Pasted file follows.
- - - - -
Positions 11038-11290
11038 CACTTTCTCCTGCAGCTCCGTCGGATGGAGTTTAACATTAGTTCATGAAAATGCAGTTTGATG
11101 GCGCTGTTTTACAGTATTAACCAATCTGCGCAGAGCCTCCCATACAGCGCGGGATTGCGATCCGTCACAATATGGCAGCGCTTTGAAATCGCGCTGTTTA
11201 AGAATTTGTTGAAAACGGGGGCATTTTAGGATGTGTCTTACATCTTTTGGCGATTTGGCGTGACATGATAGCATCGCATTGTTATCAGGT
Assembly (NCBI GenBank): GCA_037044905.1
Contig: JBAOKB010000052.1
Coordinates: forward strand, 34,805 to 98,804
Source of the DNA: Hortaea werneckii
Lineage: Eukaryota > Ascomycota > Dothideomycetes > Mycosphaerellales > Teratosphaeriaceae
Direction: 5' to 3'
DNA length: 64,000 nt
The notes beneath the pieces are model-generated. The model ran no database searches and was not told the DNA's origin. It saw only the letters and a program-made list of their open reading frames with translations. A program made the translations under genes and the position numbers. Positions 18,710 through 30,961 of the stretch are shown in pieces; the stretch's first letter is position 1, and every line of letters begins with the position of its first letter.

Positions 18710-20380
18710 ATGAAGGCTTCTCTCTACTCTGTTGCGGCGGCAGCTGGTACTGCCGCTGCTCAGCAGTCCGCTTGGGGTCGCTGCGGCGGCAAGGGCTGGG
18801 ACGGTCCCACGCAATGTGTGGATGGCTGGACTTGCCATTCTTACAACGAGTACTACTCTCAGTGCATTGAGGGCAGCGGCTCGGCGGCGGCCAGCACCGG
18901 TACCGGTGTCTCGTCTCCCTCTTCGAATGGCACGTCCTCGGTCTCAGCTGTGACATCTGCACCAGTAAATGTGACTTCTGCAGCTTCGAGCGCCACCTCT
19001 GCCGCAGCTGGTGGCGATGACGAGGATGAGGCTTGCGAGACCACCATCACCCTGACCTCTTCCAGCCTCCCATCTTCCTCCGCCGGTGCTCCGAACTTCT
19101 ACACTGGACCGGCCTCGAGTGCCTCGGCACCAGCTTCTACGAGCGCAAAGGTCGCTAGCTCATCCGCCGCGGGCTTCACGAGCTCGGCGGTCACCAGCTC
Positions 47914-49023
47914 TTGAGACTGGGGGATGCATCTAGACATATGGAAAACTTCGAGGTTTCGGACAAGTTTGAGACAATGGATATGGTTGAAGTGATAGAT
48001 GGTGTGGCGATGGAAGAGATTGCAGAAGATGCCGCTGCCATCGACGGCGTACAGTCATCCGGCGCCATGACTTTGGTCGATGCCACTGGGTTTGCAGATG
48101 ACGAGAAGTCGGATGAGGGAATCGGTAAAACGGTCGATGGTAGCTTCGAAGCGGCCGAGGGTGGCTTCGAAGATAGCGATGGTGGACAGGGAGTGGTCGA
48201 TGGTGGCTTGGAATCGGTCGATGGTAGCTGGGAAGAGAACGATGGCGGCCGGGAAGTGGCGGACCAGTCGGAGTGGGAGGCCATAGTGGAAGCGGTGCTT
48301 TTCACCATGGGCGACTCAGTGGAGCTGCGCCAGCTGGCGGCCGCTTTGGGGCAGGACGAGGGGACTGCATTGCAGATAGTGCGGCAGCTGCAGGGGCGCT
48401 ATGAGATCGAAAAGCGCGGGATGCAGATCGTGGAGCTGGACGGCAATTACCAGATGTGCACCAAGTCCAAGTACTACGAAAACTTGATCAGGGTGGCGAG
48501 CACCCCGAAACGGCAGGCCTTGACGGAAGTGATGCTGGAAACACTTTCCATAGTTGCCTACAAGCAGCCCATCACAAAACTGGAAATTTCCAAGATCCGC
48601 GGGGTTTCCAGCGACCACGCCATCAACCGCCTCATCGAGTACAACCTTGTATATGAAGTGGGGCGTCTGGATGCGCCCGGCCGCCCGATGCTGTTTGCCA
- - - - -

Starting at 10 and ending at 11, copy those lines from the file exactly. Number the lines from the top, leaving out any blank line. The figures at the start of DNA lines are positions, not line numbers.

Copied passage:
Direction: 5' to 3'
DNA length: 64,000 nt